Details of clinical research taking place in the POLARIS (Pulmonary, Lung and Respiratory Imaging) research group.
We have pioneered the use of hyperpolarised gases and proton lung MRI for the evaluation of regional lung response to therapeutics in Asthma, CF, COPD and PH.
The techniques are free from ionising radiation and highly sensitive to changes in lung function, and as such are ideally suited for therapy assessment.
Collaborations are in place with Novartis and GSK in this area and we have a track record in delivering commercial contract work with pharma using clinical lung imaging as outcome measures in trials.
Sheffield performed the first clinical studies in the UK using hyperpolarised helium and xenon gas.
This work has expanded significantly over recent years with the advent of a new imaging laboratory and now attracts clinical referrals from local clinicians, as well as respiratory physicians, from around the UK.
Evaluation of a broad range of respiratory conditions is undertaken, from common conditions such as asthma, to rarer cases such as primary ciliary dyskinesia and ‘horseshoe lung.’
Research into these techniques is ongoing and areas of interest include:
- Cystic fibrosis (CF): A follow up study of children with CF is demonstrating that our MRI techniques demonstrate excellent sensitivity to ventilation changes in the lungs, compared with usual clinical techniques. MRI does not use radiation, making it an ideal imaging tool for use in younger populations. A further cohort study in children and adults is underway.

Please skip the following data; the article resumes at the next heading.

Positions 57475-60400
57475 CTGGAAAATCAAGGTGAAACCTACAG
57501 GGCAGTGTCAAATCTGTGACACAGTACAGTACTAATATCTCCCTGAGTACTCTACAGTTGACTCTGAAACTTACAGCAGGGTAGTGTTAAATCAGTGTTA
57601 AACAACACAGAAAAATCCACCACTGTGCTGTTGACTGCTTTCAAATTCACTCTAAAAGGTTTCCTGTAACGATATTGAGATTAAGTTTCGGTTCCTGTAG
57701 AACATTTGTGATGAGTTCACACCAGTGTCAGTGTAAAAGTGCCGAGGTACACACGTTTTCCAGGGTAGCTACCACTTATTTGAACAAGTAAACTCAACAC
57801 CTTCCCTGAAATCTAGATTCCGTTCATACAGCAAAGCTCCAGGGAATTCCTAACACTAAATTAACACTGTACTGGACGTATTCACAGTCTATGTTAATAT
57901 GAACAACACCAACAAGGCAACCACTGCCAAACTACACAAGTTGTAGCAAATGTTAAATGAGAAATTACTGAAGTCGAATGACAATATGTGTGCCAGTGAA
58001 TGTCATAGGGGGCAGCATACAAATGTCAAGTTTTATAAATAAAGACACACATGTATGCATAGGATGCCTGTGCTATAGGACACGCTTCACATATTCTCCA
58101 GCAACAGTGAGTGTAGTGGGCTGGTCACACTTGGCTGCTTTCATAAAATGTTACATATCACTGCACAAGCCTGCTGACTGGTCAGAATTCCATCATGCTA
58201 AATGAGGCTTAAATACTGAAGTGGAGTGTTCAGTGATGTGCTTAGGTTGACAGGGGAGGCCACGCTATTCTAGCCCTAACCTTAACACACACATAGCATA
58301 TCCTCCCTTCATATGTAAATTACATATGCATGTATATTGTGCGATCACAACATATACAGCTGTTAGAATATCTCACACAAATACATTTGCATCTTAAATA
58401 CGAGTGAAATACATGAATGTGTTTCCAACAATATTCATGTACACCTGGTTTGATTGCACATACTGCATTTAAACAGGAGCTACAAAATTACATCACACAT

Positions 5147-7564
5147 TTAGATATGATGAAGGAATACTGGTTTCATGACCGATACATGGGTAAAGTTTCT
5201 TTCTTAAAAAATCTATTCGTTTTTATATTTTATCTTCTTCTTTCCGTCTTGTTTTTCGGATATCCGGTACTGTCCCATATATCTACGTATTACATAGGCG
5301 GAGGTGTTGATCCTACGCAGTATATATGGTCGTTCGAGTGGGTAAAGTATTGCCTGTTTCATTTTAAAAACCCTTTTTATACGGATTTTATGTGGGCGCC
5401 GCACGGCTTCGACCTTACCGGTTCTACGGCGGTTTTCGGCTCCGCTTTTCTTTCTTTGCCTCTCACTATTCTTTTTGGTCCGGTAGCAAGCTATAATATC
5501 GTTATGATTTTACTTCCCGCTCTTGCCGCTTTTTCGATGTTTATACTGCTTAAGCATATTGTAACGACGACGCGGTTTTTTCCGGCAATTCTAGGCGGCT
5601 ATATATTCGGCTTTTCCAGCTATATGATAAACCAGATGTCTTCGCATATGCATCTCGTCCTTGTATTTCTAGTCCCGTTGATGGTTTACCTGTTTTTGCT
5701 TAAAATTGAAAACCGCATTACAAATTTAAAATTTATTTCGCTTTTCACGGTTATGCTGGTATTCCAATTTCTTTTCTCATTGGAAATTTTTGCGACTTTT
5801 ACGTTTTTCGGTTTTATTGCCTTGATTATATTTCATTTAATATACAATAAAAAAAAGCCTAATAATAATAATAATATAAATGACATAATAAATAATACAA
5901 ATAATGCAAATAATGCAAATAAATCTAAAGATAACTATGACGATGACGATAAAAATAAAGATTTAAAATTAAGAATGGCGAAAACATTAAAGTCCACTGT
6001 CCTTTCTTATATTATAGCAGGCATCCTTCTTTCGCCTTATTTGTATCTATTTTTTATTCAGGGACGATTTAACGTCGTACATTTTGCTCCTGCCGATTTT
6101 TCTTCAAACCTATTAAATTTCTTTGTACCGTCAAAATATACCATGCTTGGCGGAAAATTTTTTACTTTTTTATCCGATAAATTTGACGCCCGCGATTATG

- Idiopathic pulmonary fibrosis: Traditional tests of lung function are insensitive in demonstrating disease progression. Our research looks at how novel MR imaging techniques may be used as microstructural and functional biomarkers of disease severity and progression.
Pulmonary hypertension is a severe condition caused by narrowing of the blood vessels to the lungs.
The Sheffield Pulmonary Vascular Unit - the largest referral clinic in the UK - routinely scan patients with cardiopulmonary MRI protocols developed by our group. This is the largest pulmonary vascular MRI cohort in the world.
We have developed cardiac models of pulmonary haemodynamics that have diagnostic utility and have identified markers with prognostic sensitivity.
The MRI lung perfusion scans and MR angiograms developed have reduced the need for nuclear medicine V/Q for screening for chronic thrombo-embolic pulmonary hypertension, and catheter pulmonary angiograms are now rarely performed in Sheffield when planning for pulmonary endarterectomy.
Our techniques provide superior image quality whilst saving patients an unnecessary radiation dose (1-2 and 6 mSv respectively) and an invasive catheter procedure with associated morbidity (serious adverse events 1% and mortality <0.1%).
- Swift AJ, Rajaram S, Hurdman J, Hill C, Davies C, Sproson TW, Morton AC, Capener D, Elliot C, Condliffe R, Wild JM, Kiely DG. Noninvasive Estimation of PA Pressure, Flow, and Resistance With CMR Imaging: Derivation and Prospective Validation Study From the ASPIRE Registry. JACC Cardiovasc Imaging, 2013 8. doi
- Rajaram S, Swift AJ, Davies C, Hill C, Jenkins D, Goddard M, Condliffe R, Elliot CA, Wild JM, Kiely DG. Primary pulmonary artery sarcoma and coexisting chronic thromboembolic pulmonary hypertension. American Journal of Respiratory and Critical Care Medicine, 2013 1;188(5):e7-8. doi
- Rajaram S, Swift AJ, Telfer A, Hurdman J, Marshall H, Lorenz E, Capener D, Davies C, Hill C, Elliot C, Condliffe R, Wild JM, Kiely DG. 3D contrast-enhanced lung perfusion MRI is an effective screening tool for chronic thromboembolic pulmonary hypertension: results from the ASPIRE Registry. Thorax, 2013 doi
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